University President Cynthia Teniente-Matson and Dr. Jesse Pisors, Vice President for University Advancement and External Relations, announced a $2.1 million grant from the Hector and Gloria López Foundation along with CEO Sergio Rodriguez on July 6 in the Vista Room.
The grant will be used to create the López Scholars program, which promises full tuition, fees, meals, textbooks, housing, transportation, and childcare for up to five years.
The Hector and Gloria López Foundation is devoted to funding post-secondary education to Latino students in Texas. According to President Matson, this is the second-largest gift in university history, behind the Mays Family Foundation’s gift of $5 million in 2017 to create the Mays Center for Experiential Learning and Civic Engagement.
There is no application for the López Scholars program; recipients will be chosen at random, Rodriguez said. Eligible students are Latinos with financial needs who will be the first in their families to graduate from college.
The first cohort of López Scholars, which will consist of 15 students, will be launched this fall.
The foundation’s creators, Hector and Gloria López, were very involved in politics and education in their South Texas town of Alice, where they made a vast fortune from their cattle business and smart investments in oil and gas.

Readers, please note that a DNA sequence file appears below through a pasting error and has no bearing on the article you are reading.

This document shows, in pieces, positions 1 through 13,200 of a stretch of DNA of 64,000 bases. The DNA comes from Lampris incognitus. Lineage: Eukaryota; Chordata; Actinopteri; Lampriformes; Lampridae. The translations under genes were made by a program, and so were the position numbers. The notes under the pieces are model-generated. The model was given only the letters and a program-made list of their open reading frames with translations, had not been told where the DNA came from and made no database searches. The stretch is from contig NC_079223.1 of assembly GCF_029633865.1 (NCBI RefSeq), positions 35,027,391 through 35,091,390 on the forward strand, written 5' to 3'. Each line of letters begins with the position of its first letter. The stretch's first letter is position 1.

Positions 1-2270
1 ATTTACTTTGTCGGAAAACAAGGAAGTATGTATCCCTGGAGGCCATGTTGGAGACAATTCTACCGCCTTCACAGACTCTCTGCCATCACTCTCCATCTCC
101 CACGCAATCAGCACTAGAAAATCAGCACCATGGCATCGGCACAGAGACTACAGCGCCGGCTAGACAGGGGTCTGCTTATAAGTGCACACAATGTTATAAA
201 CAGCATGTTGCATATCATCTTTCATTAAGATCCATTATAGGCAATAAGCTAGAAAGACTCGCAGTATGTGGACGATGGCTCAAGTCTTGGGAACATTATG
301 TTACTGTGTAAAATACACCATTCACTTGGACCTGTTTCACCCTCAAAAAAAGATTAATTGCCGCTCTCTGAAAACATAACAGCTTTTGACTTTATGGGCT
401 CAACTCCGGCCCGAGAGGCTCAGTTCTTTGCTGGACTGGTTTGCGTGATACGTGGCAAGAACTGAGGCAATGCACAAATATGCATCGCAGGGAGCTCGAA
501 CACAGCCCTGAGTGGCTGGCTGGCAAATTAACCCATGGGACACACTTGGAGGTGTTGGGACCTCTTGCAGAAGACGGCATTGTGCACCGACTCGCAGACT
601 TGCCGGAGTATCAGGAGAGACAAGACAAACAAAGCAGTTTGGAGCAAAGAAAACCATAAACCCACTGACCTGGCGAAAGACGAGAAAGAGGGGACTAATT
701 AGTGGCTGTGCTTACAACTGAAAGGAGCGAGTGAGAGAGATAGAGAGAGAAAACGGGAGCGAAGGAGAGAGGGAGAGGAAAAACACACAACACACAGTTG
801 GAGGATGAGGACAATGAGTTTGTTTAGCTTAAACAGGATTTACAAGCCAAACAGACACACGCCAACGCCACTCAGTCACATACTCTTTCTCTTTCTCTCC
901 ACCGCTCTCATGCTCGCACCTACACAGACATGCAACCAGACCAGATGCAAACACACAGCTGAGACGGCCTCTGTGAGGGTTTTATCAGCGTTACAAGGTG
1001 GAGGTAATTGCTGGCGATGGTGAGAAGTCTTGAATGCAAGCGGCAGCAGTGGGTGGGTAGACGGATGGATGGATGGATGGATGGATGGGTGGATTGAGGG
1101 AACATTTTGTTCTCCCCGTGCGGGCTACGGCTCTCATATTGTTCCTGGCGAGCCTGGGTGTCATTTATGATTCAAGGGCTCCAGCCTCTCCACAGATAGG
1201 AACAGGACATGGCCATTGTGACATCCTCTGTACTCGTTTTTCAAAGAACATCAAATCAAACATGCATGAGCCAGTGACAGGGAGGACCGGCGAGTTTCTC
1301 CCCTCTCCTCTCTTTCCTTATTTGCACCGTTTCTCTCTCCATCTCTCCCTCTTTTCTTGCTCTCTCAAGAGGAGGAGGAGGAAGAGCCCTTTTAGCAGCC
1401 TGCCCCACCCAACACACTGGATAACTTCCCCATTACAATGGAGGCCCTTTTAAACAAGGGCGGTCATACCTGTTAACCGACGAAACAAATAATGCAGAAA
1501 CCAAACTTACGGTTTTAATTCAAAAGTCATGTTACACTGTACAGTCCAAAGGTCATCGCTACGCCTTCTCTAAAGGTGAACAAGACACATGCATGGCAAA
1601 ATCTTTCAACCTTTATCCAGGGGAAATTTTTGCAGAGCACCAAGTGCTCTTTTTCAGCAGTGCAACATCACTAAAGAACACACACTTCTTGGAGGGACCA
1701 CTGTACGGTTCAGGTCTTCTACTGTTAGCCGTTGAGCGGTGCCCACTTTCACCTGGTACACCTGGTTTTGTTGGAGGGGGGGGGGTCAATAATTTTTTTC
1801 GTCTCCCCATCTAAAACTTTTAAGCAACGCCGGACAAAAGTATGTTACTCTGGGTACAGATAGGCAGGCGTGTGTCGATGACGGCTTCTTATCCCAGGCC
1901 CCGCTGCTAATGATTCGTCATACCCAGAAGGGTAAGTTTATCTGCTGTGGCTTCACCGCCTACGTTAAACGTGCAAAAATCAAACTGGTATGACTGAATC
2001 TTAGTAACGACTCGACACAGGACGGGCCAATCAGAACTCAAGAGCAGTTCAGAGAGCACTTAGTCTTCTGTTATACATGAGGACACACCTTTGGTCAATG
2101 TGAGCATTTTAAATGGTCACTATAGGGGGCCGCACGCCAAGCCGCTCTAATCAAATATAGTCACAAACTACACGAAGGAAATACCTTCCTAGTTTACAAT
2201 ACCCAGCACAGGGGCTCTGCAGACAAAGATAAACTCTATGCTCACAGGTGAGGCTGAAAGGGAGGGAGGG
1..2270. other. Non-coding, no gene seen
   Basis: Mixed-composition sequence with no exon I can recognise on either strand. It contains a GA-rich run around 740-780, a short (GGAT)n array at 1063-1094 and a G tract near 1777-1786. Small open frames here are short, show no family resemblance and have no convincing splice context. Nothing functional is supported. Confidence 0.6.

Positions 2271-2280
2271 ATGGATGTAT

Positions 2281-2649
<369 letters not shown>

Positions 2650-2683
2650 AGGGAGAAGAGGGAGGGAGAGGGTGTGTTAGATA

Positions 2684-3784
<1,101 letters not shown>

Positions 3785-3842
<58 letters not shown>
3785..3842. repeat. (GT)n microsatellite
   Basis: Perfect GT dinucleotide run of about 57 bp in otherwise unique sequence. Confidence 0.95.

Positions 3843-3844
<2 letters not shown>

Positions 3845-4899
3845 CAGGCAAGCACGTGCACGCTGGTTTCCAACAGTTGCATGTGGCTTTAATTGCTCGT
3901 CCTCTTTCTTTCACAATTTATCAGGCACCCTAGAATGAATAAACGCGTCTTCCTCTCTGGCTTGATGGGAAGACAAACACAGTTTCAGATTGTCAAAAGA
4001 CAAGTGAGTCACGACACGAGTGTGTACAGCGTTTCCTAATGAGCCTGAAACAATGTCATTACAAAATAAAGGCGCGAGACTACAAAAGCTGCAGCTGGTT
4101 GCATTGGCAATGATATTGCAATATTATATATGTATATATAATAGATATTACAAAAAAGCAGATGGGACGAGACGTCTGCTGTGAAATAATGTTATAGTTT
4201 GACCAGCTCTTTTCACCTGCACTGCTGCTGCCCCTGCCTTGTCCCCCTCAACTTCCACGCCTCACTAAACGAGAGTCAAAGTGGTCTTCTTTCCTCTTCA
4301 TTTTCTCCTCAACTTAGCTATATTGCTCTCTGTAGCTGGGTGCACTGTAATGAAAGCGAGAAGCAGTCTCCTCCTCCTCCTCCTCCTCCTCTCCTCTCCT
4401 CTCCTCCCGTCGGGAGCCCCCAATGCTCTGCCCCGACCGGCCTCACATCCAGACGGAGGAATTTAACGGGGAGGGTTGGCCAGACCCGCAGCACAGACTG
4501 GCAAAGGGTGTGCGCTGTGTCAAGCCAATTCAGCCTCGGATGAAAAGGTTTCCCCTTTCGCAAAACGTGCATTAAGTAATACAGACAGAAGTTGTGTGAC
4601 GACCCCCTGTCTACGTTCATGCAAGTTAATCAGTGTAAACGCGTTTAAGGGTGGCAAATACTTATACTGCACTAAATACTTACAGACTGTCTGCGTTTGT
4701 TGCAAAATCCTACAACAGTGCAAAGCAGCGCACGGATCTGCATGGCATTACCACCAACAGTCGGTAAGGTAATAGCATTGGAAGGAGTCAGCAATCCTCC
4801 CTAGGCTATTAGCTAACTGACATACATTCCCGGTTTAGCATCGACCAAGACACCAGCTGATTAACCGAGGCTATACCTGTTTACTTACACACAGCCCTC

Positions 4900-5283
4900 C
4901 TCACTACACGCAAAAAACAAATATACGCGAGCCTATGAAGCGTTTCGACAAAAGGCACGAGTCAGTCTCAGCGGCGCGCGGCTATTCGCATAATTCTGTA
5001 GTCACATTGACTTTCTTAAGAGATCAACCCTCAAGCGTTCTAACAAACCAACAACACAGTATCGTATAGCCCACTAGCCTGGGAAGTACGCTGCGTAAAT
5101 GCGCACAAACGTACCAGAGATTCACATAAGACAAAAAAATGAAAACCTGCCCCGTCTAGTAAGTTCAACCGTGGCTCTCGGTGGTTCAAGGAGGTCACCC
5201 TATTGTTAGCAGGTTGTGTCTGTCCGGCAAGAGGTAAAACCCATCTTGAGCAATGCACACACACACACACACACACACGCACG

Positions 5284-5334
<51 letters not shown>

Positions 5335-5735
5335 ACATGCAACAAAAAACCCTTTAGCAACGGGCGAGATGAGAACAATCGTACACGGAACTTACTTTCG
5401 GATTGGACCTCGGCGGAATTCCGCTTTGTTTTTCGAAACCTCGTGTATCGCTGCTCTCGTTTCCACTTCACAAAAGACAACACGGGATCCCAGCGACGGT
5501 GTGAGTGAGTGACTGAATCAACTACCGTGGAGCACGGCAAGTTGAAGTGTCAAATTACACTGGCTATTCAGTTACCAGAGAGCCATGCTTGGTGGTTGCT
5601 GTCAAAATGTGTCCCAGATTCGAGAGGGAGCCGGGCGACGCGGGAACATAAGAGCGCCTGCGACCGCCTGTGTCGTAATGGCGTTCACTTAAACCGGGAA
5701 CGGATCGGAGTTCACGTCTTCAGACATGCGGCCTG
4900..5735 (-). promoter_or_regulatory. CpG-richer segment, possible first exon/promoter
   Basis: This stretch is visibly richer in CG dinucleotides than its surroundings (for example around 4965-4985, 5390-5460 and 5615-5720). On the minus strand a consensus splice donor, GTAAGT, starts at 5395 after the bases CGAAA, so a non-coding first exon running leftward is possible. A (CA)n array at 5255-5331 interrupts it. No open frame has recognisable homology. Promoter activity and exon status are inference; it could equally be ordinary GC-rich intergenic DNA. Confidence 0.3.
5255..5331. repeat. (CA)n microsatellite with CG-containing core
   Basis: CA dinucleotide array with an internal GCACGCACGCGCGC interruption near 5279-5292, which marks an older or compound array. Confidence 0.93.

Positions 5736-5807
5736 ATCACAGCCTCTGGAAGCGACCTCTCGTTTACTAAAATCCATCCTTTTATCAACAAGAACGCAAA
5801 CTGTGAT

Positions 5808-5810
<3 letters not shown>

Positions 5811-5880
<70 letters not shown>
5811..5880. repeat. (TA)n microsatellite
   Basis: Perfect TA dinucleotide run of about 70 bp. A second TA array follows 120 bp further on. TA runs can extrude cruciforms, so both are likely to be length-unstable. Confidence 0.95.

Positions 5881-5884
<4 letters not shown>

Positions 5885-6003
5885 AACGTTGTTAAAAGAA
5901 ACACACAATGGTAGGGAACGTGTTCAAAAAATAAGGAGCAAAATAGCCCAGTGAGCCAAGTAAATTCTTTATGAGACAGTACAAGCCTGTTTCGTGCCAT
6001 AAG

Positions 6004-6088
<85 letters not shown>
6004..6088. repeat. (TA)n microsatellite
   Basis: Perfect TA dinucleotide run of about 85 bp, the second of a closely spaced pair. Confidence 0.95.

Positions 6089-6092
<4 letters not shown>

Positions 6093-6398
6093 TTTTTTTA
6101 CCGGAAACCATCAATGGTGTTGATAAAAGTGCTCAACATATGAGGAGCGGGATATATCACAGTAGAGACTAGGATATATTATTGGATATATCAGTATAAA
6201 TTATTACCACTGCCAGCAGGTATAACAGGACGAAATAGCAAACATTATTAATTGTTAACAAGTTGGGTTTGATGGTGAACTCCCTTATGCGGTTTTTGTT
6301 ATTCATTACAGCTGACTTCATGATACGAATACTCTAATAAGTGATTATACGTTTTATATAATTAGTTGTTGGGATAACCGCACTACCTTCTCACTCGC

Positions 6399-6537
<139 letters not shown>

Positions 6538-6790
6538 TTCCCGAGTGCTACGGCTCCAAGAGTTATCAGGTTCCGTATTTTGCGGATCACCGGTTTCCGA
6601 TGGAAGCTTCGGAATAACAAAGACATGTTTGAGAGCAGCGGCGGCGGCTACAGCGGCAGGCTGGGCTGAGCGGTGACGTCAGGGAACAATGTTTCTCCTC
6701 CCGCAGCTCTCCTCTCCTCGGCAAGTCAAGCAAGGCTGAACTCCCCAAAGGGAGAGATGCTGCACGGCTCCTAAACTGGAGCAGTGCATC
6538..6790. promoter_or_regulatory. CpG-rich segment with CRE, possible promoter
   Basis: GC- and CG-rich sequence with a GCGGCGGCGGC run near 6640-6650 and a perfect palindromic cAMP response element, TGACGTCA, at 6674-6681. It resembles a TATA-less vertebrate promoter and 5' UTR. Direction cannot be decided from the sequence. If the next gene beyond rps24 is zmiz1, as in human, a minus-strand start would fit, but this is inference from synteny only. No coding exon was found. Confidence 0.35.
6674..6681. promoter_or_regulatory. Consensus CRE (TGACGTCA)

They left all of their assets to the foundation, and they left the foundation to Rodriguez, their nephew.
Matson called the contribution a “monumental gift,” one that supports the school’s core value to be a catalyst for opportunity, especially for Latino students.
Biology junior Yirha Navarrete, 20, was born in Mexico and moved to Austin when she was 6 years old. Navarrete said college didn’t seem realistic for her because of her background, but that dream is now possible because of people like Rodriguez and the programs he is helping to create.
“I don’t have any family [in the United States] except my parents,” Navarrete said. “But I’ve realized I’m not alone…the university is your family, the people giving out scholarships are your family, other Latino students are your family.”
A&M regent Elaine Mendoza praised Rodriguez for his effort in continuing his aunt and uncle’s vision for Latinos in higher education.
“This foundation serves as a model across this country for what is possible,” Mendoza said. “Thank you for entrusting us with this incredible gift. We will not let you down.”